Eventually, you will max out on your credit limit and then you still need the food in that fridge but have no budget for it. Before throwing groceries and other daily expenses on credit, the smart money looks for every possible way to cut spending or find more cash.

You are also paying for the privilege to borrow so that $3.50 loaf of bread may cost $6.50 after you pay off all the interest.

Road repair is a regular, ongoing county expense. Borrowing money to pay for it only sets us up for potential problems later. Once the county is dependent on debt to cover these expenses, it can only afford them if it takes on more debt.

Pima County is in this big-ass pothole for two reasons. It hasn't been able to afford necessary road repairs for 10-plus years and erosion never sleeps.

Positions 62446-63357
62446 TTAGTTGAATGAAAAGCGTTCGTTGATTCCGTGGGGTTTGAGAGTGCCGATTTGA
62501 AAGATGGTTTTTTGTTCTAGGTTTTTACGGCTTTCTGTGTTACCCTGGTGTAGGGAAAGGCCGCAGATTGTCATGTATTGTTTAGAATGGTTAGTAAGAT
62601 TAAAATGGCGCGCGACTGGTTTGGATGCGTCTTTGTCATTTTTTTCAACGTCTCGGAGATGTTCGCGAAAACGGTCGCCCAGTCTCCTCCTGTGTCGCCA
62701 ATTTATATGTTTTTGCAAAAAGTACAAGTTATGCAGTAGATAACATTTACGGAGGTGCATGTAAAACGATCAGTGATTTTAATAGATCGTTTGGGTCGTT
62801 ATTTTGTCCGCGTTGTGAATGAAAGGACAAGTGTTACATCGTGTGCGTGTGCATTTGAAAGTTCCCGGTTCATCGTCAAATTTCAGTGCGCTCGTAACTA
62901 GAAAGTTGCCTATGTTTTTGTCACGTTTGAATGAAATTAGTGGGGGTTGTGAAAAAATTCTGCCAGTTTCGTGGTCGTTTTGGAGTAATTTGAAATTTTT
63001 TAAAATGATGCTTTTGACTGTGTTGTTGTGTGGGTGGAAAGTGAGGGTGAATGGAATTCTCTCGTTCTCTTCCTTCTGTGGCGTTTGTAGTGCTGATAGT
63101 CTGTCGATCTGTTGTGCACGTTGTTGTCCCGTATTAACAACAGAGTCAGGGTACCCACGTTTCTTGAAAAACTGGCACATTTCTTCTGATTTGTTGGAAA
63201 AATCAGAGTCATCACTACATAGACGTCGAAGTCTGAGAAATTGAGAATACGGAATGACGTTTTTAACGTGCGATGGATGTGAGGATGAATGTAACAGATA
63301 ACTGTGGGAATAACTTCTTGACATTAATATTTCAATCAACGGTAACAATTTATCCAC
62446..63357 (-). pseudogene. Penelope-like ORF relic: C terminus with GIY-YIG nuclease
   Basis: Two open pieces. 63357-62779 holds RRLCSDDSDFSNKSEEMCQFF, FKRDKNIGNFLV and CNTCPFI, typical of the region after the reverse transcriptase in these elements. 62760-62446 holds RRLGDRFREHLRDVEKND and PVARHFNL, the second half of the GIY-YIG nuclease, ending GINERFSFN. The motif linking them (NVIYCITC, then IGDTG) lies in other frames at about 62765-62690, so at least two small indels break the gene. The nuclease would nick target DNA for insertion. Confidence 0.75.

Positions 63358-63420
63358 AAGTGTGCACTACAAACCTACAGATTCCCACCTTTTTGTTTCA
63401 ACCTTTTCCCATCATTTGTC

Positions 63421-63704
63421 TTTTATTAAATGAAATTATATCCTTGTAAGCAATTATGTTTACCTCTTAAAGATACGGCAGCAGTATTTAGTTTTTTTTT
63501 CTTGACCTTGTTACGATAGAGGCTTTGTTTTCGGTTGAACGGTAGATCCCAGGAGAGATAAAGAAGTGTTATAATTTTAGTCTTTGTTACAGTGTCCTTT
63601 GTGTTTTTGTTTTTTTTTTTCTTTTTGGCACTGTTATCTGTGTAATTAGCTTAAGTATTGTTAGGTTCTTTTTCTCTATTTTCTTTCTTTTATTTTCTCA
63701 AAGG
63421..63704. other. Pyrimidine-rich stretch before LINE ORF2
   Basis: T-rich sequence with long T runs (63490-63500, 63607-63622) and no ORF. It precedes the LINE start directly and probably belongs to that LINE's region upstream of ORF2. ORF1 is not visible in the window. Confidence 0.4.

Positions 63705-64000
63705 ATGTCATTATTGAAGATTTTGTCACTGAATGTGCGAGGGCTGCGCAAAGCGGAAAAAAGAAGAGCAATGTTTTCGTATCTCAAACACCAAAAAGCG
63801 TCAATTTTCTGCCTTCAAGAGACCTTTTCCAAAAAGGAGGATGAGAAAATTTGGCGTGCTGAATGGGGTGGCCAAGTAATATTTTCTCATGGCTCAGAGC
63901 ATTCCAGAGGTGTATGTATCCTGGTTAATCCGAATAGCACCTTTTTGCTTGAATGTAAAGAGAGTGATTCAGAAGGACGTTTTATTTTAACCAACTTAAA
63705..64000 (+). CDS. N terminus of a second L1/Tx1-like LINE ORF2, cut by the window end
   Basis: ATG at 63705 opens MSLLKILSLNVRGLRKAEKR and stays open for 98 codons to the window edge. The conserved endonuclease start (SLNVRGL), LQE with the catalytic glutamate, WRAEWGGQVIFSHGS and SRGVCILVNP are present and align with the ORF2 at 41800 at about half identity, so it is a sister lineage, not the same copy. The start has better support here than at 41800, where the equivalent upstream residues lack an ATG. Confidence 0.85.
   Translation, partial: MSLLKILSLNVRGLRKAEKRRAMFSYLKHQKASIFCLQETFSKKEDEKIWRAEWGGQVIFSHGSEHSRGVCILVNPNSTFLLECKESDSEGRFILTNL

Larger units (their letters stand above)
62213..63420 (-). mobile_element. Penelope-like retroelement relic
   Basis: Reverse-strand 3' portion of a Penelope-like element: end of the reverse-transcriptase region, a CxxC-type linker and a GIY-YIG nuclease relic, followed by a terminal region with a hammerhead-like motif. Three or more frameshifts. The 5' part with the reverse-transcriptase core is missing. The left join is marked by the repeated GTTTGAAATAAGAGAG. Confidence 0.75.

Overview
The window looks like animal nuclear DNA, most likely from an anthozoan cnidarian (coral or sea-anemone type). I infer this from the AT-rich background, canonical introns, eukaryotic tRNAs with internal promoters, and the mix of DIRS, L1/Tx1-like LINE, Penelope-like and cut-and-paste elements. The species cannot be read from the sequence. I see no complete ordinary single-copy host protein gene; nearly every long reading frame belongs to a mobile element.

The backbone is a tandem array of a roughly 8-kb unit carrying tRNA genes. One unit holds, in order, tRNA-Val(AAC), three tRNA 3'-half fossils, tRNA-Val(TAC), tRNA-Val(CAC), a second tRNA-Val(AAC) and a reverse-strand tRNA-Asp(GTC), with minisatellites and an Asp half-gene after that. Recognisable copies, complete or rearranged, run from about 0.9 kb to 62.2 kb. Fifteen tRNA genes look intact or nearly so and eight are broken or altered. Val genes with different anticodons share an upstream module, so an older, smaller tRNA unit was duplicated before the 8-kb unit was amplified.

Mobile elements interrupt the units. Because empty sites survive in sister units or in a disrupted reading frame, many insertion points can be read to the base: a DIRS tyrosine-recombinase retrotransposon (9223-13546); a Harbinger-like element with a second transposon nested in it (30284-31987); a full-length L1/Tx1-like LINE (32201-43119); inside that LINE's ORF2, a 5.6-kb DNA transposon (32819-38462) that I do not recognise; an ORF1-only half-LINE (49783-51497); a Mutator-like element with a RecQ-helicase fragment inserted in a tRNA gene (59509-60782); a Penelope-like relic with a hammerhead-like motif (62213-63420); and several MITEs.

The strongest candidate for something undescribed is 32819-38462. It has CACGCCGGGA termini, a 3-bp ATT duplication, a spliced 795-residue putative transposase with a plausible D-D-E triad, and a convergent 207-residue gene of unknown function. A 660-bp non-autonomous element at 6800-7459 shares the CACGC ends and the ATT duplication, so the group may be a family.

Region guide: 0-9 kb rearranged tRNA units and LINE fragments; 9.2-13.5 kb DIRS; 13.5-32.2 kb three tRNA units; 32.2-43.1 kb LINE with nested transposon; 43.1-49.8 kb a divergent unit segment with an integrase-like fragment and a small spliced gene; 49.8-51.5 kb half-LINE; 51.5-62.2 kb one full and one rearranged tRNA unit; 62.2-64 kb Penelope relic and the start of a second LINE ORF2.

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Bonding is perfectly fine to, say, widen Grant Road. That's cool. Once the Regional Transportation Authority pays to blow the arterial out by another two lanes, those lanes are there. The job is done. The construction cost stops. That's an investment.

If we pass these bonds, once the county's bonding authority to pay for these road repairs runs out, the roads will immediately begin to deteriorate. That's just how weathering works. What's more, in the time it takes the county to fix the worst roads today, the good ones will start going to crap tomorrow. So when the bond runs out, there will be more roads to fix.